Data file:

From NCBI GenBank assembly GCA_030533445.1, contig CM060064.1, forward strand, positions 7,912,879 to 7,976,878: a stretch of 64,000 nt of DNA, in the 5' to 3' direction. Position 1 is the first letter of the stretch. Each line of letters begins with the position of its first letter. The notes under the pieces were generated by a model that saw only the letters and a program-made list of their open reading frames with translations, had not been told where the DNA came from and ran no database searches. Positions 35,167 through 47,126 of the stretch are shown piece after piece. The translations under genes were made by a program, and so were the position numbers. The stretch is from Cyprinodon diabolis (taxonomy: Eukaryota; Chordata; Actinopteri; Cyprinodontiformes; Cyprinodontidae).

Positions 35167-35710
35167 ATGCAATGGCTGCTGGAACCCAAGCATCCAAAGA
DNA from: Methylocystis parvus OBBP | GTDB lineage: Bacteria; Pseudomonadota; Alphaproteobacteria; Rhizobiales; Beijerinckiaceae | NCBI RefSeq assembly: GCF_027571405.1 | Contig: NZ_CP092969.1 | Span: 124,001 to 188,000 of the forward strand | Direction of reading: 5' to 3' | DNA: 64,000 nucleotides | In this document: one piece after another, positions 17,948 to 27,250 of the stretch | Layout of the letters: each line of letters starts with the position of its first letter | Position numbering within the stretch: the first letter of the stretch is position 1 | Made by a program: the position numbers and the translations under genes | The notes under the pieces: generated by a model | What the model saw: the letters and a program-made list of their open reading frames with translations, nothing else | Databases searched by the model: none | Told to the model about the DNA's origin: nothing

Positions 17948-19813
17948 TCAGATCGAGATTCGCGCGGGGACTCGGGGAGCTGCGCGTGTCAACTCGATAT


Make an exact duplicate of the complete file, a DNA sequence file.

From NCBI GenBank assembly GCA_030533445.1, contig CM060064.1, forward strand, positions 7,912,879 to 7,976,878: a stretch of 64,000 nt of DNA, in the 5' to 3' direction. Position 1 is the first letter of the stretch. Each line of letters begins with the position of its first letter. The notes under the pieces were generated by a model that saw only the letters and a program-made list of their open reading frames with translations, had not been told where the DNA came from and ran no database searches. Positions 35,167 through 47,126 of the stretch are shown piece after piece. The translations under genes were made by a program, and so were the position numbers. The stretch is from Cyprinodon diabolis (taxonomy: Eukaryota; Chordata; Actinopteri; Cyprinodontiformes; Cyprinodontidae).

Positions 35167-35710
35167 ATGCAATGGCTGCTGGAACCCAAGCATCCAAAGA
DNA from: Methylocystis parvus OBBP | GTDB lineage: Bacteria; Pseudomonadota; Alphaproteobacteria; Rhizobiales; Beijerinckiaceae | NCBI RefSeq assembly: GCF_027571405.1 | Contig: NZ_CP092969.1 | Span: 124,001 to 188,000 of the forward strand | Direction of reading: 5' to 3' | DNA: 64,000 nucleotides | In this document: one piece after another, positions 17,948 to 27,250 of the stretch | Layout of the letters: each line of letters starts with the position of its first letter | Position numbering within the stretch: the first letter of the stretch is position 1 | Made by a program: the position numbers and the translations under genes | The notes under the pieces: generated by a model | What the model saw: the letters and a program-made list of their open reading frames with translations, nothing else | Databases searched by the model: none | Told to the model about the DNA's origin: nothing

Positions 17948-19813
17948 TCAGATCGAGATTCGCGCGGGGACTCGGGGAGCTGCGCGTGTCAACTCGATAT